One mind set also apparent on screen is Lee Sum's already developed edge. Possessing frustration and envy, non-events such as Ling wearing a black bra under her shirt at work and the fish not being cooked properly, it all boils down to Lee Sum having had a trigger pulled in him when watching Ling work. He himself is on social security and there's a risk at hand if the government finds out the wife is working. A financial risk but obviously it doesn't excuse the grave abuse he inflicts upon Ling. Before such grave events such as Lee Sum tying Ling up with fishing string before having sex with her and threatening her with a knife shortly thereafter, we witness Hui's distanced eye for the intensely real on display. A thread that is maintained throughout the film even though we get the odd stylish excursion (for instance flashback being done in camera). It's hard to explain but Hui has an uncanny knack for capturing a street vibe and it has to do with being on the street. It's a unique skill and Hui doesn't get up close if she doesn't have to.

As she brings in the angle of social workers and police being unable to provide any protection for Ling and any strength gained comes via a sisterhood in the women's shelter she's takes refuge in (main bond she creates with is with the character of Lily, strongly played by Jacqueline Law), you could argue that there's nothing new or extraordinary about the story. True but they do happen and since I believe Hui isn't as intensely passionate about portraying what the government did wrong, Night & Fong suitably becomes a straight, simple tale. It becomes increasingly tense, touching and real the closer we get to the disturbing climax, especially since we know the outcome. Much having to do with the excellent Zhang Jingchu as emotional anchor. Of course she could run away from her husband but for one, it doesn't work and secondly, she's pushed into a corner and essentially abandoned anyway so she's clearly in a position where she has to take the risk of not returning alive from yet another confrontation with Lee Sum. Simon Yam is scary and intense but needed to dial down the psychotic behaviour a few notches for it to truly be believable. Essentially we get Dr.Lamb-style reactions when he's deep into violent mode, be it internally or externally but there's no doubt Yam clinches a whole lot correctly in the role.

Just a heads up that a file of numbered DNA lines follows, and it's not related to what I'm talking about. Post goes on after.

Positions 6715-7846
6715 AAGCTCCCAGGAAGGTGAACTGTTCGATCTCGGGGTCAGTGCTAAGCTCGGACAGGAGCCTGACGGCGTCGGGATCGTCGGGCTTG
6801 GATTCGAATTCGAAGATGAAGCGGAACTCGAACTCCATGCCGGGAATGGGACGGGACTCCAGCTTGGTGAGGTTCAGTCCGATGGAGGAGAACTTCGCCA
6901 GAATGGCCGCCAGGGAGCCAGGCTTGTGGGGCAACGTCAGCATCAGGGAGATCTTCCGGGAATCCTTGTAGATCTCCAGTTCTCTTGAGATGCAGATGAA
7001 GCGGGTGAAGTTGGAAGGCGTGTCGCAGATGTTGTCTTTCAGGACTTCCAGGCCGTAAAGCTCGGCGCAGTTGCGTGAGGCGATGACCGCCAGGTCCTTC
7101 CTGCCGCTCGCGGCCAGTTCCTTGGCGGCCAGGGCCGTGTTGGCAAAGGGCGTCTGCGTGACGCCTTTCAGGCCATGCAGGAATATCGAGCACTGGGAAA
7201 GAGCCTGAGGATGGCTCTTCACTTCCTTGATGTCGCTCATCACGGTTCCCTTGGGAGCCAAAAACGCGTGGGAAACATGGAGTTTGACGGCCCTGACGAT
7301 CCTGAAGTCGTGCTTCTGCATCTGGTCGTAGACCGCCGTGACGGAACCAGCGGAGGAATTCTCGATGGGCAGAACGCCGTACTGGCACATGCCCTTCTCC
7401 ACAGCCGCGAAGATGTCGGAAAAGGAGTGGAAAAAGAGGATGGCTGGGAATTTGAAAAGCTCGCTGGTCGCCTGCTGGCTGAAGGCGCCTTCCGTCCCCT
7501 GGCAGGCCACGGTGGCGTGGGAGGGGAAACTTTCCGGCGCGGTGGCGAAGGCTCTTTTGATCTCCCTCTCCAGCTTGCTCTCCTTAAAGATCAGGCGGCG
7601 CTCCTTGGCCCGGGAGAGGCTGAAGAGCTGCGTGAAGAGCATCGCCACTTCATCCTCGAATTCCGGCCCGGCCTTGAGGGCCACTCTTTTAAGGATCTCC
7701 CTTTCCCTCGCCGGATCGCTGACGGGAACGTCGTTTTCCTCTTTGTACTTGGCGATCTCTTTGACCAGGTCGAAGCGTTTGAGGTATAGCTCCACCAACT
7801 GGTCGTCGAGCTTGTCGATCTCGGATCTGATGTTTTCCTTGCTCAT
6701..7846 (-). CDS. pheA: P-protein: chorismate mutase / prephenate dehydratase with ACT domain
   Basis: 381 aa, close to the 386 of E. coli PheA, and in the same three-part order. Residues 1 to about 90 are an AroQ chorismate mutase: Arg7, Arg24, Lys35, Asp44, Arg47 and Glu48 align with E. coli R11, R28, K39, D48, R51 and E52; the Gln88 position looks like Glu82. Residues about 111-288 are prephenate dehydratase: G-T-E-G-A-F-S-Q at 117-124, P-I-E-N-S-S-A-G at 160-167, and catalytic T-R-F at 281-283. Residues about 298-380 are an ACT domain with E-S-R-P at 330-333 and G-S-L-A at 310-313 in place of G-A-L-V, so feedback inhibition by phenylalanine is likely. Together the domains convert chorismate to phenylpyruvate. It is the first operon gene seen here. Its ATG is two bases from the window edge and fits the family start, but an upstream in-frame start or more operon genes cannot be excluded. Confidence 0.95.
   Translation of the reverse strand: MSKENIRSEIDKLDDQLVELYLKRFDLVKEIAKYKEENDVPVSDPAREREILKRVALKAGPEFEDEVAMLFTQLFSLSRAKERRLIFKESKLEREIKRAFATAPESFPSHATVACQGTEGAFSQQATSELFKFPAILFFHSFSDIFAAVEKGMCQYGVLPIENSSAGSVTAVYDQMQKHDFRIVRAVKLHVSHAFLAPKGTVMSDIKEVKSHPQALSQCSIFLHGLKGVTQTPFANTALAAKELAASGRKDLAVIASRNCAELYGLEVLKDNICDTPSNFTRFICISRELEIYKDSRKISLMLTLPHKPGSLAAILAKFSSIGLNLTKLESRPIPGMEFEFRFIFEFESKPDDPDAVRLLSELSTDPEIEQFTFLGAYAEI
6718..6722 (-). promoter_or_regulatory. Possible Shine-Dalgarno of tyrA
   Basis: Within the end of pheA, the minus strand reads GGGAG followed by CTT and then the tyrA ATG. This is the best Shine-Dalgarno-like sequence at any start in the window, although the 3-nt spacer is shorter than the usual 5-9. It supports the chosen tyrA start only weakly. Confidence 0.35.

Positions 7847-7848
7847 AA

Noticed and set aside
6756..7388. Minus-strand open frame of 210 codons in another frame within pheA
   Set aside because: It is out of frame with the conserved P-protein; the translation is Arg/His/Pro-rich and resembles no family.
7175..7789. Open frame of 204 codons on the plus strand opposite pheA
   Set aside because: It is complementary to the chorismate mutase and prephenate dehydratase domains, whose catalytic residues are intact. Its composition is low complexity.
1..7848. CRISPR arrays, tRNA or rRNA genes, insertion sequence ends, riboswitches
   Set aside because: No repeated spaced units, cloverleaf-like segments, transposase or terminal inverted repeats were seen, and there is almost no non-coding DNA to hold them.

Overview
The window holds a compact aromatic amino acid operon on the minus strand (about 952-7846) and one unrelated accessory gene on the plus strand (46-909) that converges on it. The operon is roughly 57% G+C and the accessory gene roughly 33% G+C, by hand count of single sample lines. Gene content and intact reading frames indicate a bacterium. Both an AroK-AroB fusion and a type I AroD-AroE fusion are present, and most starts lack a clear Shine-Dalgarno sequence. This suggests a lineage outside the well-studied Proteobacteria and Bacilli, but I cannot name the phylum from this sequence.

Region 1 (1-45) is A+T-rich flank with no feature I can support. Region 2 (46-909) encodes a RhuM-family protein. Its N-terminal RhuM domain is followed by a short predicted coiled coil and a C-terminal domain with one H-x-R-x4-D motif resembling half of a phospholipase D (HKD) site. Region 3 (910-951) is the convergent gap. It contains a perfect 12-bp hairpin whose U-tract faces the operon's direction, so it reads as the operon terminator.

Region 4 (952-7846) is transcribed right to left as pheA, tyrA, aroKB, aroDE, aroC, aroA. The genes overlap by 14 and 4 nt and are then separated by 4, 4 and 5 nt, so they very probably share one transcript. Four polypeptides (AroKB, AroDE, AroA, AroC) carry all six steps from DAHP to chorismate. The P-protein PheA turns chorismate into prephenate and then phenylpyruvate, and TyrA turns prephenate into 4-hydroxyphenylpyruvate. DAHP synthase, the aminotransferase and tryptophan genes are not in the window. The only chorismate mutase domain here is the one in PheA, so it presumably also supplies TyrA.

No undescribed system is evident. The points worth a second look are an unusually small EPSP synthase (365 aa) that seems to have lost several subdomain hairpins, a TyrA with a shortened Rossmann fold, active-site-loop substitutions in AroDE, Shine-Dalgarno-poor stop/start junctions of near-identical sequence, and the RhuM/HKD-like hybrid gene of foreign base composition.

So set your aims ever so slightly lower and remember that Night & Fog is not a top notch social commentary. Ann Hui merely comments on events that are equal to yet another in our world and she's not being shy about that. The movie hurts, touches and a phrase I myself have used before in a review is applicable now as well: "Pray that your world doesn't suck as hard". It makes for a big, tough movie experience in the small, local, real Hong Kong format.

The DVD:

Video: 1.78:1 anamorphic widescreen.

Audio: Cantonese Dolby Digital 5.1, Cantonese DTS 5.1 and Mandarin Dolby Digital 5.1. The original Cantonese options contains a mixture of that and Mandarin.

Subtitles: English, traditional Chinese and simplified Chinese.


* Making Of (14 minutes, 20 second, no English subtitles). Good for some shots from the set of some of the more violent and difficult scenes.

* Filmart trailer and teaser trailer (both subtitled).

reviewed by Kenneth Brorsson

(1) This is the role I'd like to see Wong Jing be more open about but at least he credited himself this time.